Driving into Mexico for the first time, we read and researched what to do. We learned you should exchange some dollars for pesos prior to getting into Mexico as there were tolls booths and a few miles into Mexico you need to buy a Visa which would cost a few hundred pesos.
I passed up currency exchange trailers in Nogales, AZ in favor of a more heavily regulated US bank, Wells Fargo. We exchanged $200 for 2,460 pesos and were soon on our way into Mexico. When the visa paper work was completed we handed the Mexican government official several 200 peso notes as the required fee. He quickly called in his supervisors and after much discussion, they determined we had passed them counterfeit notes. (By the way, the larger note in the photo is the counterfeit note.)
The counterfeit notes were a very different size, color and design. If one is caught passing bad notes in the US, I think you are in big trouble. Not so in Mexico, as they simple wrote “FALSO” across each and handed them back to us. I learned after a call to the Wells Fargo Bank manager in Nogales, AZ, (I’ll fictitiously call him “Loueeese”, Mexican pronunciation) that since I had left the bank they were no longer responsible. Further, he said, the bank has controls in place so they could not have made such a mistake. I hope all reading this are as comforted as I am that Wells Fargo cannot make a mistake…… Hopefully this applies to all large US banks…..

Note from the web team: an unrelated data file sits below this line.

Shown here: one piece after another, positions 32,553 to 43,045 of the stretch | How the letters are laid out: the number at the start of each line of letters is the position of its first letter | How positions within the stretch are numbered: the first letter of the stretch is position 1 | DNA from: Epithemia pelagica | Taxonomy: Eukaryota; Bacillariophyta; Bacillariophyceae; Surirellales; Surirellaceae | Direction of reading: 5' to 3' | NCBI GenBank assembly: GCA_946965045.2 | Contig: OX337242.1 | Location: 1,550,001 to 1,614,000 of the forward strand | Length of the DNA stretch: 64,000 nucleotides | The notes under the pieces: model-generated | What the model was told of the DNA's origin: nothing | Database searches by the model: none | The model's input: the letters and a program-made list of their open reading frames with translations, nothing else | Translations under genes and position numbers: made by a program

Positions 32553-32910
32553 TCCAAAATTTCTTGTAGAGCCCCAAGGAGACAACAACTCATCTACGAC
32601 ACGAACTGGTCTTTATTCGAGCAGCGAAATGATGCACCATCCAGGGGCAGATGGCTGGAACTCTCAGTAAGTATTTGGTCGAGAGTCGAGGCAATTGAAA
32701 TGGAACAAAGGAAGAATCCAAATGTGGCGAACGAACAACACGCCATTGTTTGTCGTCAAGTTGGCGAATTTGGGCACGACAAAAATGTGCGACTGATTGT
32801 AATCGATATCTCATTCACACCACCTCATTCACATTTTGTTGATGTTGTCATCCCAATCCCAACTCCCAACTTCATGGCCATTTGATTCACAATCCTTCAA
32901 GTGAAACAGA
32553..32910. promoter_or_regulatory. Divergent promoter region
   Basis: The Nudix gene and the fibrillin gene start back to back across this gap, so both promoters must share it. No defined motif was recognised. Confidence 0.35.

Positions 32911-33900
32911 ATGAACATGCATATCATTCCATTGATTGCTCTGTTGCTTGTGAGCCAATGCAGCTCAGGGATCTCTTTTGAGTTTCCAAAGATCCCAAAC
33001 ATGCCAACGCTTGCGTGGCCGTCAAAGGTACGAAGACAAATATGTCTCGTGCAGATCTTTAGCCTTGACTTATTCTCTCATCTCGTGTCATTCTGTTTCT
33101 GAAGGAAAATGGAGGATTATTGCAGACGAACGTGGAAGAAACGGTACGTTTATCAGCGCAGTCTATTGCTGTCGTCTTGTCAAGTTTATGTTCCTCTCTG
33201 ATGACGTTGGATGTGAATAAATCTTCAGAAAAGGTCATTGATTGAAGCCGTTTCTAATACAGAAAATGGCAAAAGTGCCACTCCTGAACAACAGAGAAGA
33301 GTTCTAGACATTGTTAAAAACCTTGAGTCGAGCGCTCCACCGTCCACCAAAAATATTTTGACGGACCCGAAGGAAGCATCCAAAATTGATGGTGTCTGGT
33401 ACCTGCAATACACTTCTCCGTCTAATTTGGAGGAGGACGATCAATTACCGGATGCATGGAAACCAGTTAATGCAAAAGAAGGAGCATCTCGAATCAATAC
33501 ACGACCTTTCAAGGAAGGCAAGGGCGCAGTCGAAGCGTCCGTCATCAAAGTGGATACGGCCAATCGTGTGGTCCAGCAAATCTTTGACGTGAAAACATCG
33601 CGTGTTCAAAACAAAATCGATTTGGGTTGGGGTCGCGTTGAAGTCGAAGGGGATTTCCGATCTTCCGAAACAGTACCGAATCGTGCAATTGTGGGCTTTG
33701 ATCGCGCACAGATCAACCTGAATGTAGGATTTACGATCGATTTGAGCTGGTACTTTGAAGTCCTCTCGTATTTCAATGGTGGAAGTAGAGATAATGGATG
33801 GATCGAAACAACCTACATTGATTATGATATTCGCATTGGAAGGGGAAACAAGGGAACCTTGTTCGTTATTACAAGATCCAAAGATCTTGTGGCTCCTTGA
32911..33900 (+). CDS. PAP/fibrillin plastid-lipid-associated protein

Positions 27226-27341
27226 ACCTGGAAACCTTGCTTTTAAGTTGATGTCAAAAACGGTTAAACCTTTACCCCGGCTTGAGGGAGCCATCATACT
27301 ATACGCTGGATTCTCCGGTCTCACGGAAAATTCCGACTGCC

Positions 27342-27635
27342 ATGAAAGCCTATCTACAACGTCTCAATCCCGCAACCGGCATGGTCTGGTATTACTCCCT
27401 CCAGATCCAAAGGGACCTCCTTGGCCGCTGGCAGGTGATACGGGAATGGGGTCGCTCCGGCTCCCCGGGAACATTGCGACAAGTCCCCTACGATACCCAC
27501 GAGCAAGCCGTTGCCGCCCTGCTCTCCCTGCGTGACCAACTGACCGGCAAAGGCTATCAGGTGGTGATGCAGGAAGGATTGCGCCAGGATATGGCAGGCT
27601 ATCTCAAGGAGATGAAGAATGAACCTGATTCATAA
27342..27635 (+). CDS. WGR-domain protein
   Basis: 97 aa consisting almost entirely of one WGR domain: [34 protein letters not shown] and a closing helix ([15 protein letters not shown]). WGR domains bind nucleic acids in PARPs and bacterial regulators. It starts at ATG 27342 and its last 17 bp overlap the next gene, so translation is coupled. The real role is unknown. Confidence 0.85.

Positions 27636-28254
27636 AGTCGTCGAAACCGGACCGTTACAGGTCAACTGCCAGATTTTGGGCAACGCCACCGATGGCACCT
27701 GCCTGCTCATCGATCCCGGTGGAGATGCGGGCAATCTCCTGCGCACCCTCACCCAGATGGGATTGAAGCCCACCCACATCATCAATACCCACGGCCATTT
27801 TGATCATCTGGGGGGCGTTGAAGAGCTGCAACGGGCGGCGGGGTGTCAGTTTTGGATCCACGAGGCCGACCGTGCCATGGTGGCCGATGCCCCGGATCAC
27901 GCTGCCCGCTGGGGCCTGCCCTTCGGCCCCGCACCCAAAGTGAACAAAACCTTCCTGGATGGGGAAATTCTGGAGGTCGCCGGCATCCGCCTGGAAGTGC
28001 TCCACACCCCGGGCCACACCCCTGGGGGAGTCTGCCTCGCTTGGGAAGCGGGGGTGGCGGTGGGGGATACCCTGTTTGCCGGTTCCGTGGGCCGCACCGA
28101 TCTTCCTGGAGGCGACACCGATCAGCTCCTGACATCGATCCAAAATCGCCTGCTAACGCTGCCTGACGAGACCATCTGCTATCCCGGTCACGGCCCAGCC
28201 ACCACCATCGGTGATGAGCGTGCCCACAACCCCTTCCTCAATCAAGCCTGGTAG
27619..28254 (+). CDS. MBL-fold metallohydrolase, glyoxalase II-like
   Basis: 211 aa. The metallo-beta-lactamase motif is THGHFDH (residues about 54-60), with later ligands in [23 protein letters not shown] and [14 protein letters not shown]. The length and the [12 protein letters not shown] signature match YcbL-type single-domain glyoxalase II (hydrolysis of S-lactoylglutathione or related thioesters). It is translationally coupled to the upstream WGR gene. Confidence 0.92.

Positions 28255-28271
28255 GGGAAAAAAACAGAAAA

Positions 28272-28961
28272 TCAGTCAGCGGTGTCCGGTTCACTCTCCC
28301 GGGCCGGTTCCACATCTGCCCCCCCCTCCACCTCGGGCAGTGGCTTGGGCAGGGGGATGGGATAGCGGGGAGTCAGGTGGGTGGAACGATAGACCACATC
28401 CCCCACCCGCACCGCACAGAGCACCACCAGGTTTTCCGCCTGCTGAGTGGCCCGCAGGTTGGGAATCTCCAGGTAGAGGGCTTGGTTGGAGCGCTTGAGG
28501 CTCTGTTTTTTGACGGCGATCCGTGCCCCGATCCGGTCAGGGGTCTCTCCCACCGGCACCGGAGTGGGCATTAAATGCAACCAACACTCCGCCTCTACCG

I agree I have some responsibility to be familiar with the currency of the countries I travel to, but to make me memorize current and past versions of all notes in circulation prior to receiving any currency and visiting the country is a bit onerous. Especially when dealing with a heavily regulated US bank.
To stay out of trouble, I may need to add this is my opinion, or account of what happened. However, I can assure you we had no reason to stop at more than one place to exchange our US dollars. The bills now marked as “FALSO” did indeed come from the Wells Fargo Bank in Nogales, Arizona.